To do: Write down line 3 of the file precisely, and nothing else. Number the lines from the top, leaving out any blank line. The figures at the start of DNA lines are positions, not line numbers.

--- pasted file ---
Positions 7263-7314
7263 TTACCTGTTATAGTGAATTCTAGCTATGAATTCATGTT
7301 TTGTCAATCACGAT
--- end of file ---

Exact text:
7301 TTGTCAATCACGAT